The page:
One 19-year-old was denied ultrasounds at two emergency rooms because she was told that “‘if she was old enough to get pregnant, she was old enough to have this baby naturally,’ ” Robinson-Flint said.
Kira Johnson, who spoke four languages, lived in China and ran several businesses, died after giving birth to her second son, Langston, because of complications that arose from a routine cesarean section. Doctors found three liters of blood in her abdomen, according to a wrongful death lawsuit filed against the Cedars-Sinai Medical Center.
“After 10 hours of watching Kira suffer in excruciating pain needlessly, after 10 hours of begging and pleading them to help her, the medical staff at Cedars-Sinai finally took action,” her husband, Charles Johnson IV, told federal lawmakers at a U.S. House hearing in September.
Training alone is not enough to target implicit bias, and should not distract from ongoing efforts to target more overt forms of racism and prejudice, said Kelly Capatosto, senior research associate at the Kirwan Institute for the Study of Race and Ethnicity at Ohio State University. Still, she and other experts called California’s legislative proposals “a step in the right direction.”
“California is at the forefront in considering the legal ramifications around implicit bias,” she said. “A lot of states haven’t done so much as acknowledge the problem.”
In the criminal justice system, attention to the need for bias training has emerged from the rise of the Black Lives Matter movement and the evolution of social media, which has prompted greater recognition of law enforcement’s disparate use of force against black, Latino and other people of color, said Demarris Evans, a San Francisco deputy public defender and chair of the office’s Racial Justice Committee.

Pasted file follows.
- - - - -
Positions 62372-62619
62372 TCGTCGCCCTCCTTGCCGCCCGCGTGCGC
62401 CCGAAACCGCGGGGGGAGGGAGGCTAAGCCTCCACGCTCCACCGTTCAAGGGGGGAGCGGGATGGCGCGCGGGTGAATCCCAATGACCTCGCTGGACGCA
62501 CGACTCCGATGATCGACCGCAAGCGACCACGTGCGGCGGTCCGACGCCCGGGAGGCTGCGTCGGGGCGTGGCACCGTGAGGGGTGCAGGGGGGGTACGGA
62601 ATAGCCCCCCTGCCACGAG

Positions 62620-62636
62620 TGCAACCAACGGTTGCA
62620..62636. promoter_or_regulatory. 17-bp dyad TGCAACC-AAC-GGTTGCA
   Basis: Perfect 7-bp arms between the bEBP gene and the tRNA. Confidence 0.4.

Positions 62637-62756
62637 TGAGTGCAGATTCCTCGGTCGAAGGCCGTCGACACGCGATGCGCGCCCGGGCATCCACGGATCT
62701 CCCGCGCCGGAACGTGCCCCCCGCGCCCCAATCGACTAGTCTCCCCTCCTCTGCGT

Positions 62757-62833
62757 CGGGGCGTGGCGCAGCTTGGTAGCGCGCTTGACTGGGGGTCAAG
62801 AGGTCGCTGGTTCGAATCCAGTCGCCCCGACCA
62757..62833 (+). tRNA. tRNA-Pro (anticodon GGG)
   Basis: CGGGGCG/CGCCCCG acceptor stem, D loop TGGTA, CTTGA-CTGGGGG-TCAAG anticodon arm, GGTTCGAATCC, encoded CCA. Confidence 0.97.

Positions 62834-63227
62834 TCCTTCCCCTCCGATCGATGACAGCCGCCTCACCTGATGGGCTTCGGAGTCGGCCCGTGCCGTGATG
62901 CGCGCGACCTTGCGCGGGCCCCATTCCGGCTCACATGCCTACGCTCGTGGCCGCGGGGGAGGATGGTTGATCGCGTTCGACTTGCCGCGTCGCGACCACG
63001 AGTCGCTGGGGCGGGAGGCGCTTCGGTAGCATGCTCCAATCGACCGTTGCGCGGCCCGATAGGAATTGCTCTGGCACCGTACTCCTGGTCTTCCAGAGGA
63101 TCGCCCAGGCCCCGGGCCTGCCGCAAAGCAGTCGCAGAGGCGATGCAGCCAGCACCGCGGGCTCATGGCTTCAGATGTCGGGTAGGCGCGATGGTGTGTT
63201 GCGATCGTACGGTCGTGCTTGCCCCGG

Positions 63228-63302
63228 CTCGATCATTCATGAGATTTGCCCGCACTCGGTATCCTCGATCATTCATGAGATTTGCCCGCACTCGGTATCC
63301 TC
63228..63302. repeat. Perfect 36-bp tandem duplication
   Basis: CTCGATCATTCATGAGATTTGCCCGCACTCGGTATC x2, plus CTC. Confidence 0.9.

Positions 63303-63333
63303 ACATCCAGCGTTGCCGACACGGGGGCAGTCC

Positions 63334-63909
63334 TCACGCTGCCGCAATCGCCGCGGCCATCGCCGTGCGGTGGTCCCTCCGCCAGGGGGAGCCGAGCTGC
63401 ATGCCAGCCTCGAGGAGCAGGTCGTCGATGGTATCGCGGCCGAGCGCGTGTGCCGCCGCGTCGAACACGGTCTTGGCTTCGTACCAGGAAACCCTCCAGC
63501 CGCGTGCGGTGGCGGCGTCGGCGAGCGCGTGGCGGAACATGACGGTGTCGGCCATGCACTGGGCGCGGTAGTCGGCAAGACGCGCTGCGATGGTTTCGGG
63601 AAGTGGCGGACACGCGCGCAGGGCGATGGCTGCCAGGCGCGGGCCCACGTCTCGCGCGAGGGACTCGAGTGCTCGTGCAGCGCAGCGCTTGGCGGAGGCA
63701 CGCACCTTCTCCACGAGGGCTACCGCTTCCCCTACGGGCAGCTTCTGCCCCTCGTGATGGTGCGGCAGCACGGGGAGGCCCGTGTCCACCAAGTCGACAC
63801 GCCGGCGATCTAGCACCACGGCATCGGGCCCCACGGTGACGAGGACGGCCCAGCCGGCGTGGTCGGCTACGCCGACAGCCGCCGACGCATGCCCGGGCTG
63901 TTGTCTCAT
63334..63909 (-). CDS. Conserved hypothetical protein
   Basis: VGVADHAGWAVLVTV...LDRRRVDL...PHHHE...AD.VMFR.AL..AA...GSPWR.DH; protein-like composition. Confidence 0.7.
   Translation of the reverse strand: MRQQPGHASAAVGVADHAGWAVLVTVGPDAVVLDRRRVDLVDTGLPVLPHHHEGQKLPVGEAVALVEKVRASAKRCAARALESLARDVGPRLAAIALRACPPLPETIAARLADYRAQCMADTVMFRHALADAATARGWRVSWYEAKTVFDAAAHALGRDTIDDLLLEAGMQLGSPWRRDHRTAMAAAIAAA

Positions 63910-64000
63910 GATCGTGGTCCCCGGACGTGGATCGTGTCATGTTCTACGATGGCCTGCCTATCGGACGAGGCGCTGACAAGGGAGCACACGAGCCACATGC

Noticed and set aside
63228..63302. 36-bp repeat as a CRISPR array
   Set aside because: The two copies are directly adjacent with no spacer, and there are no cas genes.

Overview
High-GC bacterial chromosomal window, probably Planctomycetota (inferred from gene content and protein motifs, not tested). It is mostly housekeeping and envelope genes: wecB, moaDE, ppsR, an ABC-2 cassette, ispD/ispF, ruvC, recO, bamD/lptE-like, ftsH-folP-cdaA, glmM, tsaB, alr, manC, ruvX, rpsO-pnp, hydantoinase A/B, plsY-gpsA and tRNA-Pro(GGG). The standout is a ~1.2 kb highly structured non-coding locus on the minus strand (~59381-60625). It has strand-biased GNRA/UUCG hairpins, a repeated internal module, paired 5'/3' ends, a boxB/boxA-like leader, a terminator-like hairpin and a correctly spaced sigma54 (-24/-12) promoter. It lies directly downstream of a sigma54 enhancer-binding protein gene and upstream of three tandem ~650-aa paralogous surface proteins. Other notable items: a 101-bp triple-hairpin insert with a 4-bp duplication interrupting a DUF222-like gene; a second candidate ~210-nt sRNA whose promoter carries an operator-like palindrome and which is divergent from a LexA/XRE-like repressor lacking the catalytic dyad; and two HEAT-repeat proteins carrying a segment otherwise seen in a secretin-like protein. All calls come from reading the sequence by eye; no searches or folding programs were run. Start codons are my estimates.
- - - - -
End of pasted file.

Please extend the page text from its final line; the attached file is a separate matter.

Evans, who has been working with San Francisco police officers to address biases over the last two years, wrote a letter on behalf of the committee in support of Kamlager-Dove’s bill to require training for all police officers, calling it “a good start.”
“It should be incorporated throughout their work,” she said. “There should be training and references back to implicit bias in regular meetings and debriefings, not a one-time thing you are involved in every other year.”
California Supreme Court Chief Justice Tani Cantil-Sakauye also has expressed support for implicit bias training for judges. In her State of the Judiciary address last month, she said Judicial Council Administrative Director Martin Hoshino has already made unconscious bias training mandatory for all court administrative employees.
“He recognizes the science, as do I, that the formation of unconscious stereotypes can affect attitudes, actions, and beliefs in all encounters where we meet someone different from ourselves,” she said.
She has asked Hoshino to review the statewide judicial educational curriculum to ensure the training is available for all judges. And she said she planned on taking the first class.